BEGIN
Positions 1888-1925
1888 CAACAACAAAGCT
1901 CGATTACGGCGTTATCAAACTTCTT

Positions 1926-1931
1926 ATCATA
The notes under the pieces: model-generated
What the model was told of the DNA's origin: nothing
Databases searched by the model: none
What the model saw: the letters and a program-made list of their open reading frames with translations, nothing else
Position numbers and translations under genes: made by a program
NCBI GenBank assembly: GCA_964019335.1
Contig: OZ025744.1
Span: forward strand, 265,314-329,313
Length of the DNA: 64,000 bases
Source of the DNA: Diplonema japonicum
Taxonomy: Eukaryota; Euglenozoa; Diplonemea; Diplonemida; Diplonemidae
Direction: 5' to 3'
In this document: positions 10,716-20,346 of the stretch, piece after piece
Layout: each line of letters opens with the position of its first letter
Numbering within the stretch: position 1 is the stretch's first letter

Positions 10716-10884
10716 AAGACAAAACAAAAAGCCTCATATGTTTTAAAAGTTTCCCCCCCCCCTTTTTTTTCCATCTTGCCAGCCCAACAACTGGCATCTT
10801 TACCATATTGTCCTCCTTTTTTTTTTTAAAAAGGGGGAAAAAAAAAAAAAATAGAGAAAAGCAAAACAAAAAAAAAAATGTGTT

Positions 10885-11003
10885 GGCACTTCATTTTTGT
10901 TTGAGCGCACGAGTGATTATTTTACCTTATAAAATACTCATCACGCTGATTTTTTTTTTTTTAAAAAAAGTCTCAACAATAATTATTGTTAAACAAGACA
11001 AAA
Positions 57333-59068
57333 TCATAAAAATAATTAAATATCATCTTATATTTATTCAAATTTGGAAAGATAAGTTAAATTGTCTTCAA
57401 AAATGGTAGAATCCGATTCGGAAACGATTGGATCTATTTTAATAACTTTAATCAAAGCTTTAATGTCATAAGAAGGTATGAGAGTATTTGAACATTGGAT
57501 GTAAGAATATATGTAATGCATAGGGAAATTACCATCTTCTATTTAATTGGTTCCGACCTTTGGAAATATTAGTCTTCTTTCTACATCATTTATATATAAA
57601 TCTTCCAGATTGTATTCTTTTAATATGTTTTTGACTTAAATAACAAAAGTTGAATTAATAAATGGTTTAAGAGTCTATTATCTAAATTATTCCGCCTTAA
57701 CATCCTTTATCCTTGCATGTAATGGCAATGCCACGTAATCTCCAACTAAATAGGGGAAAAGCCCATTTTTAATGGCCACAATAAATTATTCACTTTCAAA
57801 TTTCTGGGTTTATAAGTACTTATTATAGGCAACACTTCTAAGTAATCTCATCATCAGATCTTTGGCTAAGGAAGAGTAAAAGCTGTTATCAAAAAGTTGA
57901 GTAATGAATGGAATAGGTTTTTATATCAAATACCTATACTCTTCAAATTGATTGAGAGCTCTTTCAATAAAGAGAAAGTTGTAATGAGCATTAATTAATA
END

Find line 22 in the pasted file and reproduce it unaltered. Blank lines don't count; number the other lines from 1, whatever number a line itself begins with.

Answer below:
10716 AAGACAAAACAAAAAGCCTCATATGTTTTAAAAGTTTCCCCCCCCCCTTTTTTTTCCATCTTGCCAGCCCAACAACTGGCATCTT